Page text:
(URN)

A vaccine for the Sudan strain of Ebola exists! After developing the successful Zaire ebolavirus vaccine, Merck also developed a Sudan strain vaccine in 2015 and tested it successfully on monkeys. After initial reports that these vaccines were destroyed, Merck has now found 100,000 doses in a freezer in Pennsylvania and is donating them to Uganda through the WHO.
(Science)

Taxing sugary drinks boosts health and reduces healthcare costs. Several countries have endorsed this tax, the latest being Morocco. Ghana's Public Health Association (GPHA) is also advocating an increase of 20%.
(News Ghana)

Germany has offered Rwanda a two-year €98.1 million grant to fund SMEs and local pharma manufacturing.
(New Times)


Rest of the world

Nottingham-based PBD Biotech has developed a blood test that can quickly identify people with the disease and a subgroup of people at risk of developing the disease in the future. PBD has raised Β£2.4 million to fund clinical testing and build evidence of the test's effectiveness.
(PBD Biotech)

Another healthcare giant opting for massive layoffs after Novartis and J&J is Philips. The company is cutting 4,000 staff globally following a €1.3-billion hit due to faulty sleep apnea machines and global supply chain disruptions.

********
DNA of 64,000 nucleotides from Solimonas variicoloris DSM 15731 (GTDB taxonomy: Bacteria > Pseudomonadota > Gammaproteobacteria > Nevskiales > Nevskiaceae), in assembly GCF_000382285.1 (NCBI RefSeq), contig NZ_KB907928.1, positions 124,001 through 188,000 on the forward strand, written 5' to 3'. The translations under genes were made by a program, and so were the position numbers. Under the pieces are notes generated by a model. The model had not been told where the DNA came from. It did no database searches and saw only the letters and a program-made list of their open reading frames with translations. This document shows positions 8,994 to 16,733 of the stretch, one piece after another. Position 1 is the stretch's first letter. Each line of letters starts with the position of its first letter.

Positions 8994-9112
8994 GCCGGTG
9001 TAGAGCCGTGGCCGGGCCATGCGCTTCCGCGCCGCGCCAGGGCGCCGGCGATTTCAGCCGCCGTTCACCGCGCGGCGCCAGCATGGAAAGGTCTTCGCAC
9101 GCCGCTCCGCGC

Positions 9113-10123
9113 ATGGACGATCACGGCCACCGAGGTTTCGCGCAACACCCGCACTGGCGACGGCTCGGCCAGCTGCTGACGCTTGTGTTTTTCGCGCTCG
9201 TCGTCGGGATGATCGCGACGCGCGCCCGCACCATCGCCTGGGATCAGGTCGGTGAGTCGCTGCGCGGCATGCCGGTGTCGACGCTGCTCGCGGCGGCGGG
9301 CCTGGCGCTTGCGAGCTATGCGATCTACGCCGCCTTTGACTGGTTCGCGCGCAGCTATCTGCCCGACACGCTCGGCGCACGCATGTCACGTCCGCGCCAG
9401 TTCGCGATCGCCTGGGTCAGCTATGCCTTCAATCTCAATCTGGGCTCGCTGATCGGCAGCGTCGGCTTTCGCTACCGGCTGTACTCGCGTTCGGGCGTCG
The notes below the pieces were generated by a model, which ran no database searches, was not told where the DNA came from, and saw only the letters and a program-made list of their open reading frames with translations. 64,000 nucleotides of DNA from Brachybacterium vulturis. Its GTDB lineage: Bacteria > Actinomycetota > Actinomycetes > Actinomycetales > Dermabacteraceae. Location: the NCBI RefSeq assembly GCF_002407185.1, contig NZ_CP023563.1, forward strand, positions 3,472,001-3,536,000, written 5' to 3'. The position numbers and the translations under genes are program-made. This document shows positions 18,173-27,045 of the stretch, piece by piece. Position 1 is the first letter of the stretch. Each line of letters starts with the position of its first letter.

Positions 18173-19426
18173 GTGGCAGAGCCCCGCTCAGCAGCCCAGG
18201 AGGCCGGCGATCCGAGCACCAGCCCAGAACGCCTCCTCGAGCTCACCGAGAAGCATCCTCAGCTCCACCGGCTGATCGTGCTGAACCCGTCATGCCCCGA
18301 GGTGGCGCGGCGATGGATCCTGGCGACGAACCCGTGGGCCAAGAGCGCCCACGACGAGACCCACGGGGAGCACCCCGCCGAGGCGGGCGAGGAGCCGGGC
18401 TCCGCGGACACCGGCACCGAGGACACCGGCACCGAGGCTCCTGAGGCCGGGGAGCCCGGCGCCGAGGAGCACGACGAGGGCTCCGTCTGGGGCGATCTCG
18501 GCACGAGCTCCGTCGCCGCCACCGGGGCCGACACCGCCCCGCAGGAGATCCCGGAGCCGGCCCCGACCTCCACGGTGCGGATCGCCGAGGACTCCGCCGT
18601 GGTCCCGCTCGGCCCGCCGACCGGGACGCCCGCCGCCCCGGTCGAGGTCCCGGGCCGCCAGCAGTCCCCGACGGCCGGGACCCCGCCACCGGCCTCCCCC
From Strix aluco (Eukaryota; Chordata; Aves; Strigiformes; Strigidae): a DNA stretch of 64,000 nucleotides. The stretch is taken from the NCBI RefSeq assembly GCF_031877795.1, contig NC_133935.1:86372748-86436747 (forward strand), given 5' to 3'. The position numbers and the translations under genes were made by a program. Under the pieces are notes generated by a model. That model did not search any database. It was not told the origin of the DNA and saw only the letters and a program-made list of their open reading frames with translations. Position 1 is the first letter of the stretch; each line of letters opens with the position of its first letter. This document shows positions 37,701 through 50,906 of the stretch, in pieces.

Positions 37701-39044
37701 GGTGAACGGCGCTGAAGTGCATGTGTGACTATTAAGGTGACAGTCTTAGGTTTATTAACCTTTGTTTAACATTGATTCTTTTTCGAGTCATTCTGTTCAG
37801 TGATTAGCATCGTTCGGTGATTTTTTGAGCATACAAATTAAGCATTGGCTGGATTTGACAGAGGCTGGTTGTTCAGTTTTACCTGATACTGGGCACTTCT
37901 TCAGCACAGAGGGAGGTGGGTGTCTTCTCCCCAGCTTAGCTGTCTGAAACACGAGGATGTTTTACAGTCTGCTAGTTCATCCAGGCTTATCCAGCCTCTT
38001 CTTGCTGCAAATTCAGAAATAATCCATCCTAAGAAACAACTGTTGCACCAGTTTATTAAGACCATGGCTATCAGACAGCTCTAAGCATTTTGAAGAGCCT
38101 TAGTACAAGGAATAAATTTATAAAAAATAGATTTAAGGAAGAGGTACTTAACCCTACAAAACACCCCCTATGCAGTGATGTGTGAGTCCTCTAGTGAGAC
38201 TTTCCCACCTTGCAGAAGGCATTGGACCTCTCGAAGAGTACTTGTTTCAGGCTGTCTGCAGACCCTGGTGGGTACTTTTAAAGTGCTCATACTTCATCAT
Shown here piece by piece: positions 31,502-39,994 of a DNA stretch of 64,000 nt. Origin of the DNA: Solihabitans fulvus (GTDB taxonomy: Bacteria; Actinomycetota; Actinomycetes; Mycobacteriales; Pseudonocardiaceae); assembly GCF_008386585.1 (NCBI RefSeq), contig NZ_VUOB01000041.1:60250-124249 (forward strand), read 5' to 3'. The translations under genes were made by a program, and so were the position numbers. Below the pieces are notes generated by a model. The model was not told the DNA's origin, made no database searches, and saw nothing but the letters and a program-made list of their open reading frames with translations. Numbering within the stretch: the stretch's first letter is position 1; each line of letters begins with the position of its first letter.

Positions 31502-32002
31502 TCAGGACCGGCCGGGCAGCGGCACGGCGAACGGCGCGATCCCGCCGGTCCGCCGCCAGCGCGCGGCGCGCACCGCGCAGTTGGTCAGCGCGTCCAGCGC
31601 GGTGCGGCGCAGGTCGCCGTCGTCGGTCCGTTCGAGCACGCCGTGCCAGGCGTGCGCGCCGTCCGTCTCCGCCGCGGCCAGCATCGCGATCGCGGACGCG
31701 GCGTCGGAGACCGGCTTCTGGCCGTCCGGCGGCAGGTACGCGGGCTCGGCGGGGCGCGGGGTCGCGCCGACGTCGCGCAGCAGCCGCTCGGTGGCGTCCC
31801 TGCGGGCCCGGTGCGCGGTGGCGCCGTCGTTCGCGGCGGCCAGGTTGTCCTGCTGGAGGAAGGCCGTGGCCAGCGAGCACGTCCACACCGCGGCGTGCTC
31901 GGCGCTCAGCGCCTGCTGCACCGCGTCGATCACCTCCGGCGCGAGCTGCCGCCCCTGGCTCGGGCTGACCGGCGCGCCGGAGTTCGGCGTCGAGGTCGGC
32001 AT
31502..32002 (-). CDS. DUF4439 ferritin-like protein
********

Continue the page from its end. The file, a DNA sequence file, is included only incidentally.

(Philips)


Mo₹€ Mon€Β₯

On the heels of the pandemic and when physician burnout is at an all-time high, Navina's AI-based platform comes as an assistant to doctors, offering the correct patient information along with actionable insights. Navina has now raised $22 million in fresh funding to accelerate adoption among US physician groups and the healthcare market.
(Navina)


R&D

A new Lassa fever therapy, Arevirumab-3, may be on the horizon after scientists successfully neutralized the deadly Lassa virus (LSV) and blocked viral infection using a trio of rare antibodies from survivors. It has proved 100% effective in animals with advanced disease.
(Science Translational Medicine)


Nota Bene

One of the largest greenhouse gas emitters, Saudi oil and gas company Aramco unveiled a $1.5 billion sustainability fund. The fund plans to invest in breakthrough technologies and startups globally to support the company's net-zero operational emission goal by 2050. However, the announcement comes with controversies. For example, one area of the fund will focus on carbon capture from the factory and storing underground, a technology still unproven, expensive and risky. Also, the net-zero emission commitment does not include the carbon dioxide released by burning fossil fuels the company produces.
(Aramco, Economic Times)

A UNICEF report says by 2050, all of the world's 2.02 billion children will be exposed to more frequent heatwaves, leading to a greater chance of respiratory and cardiovascular diseases. Calling the climate crisis a child rights crisis is not wrong, and governments must prioritise children and young people in climate mitigation plans.
(UNICEF)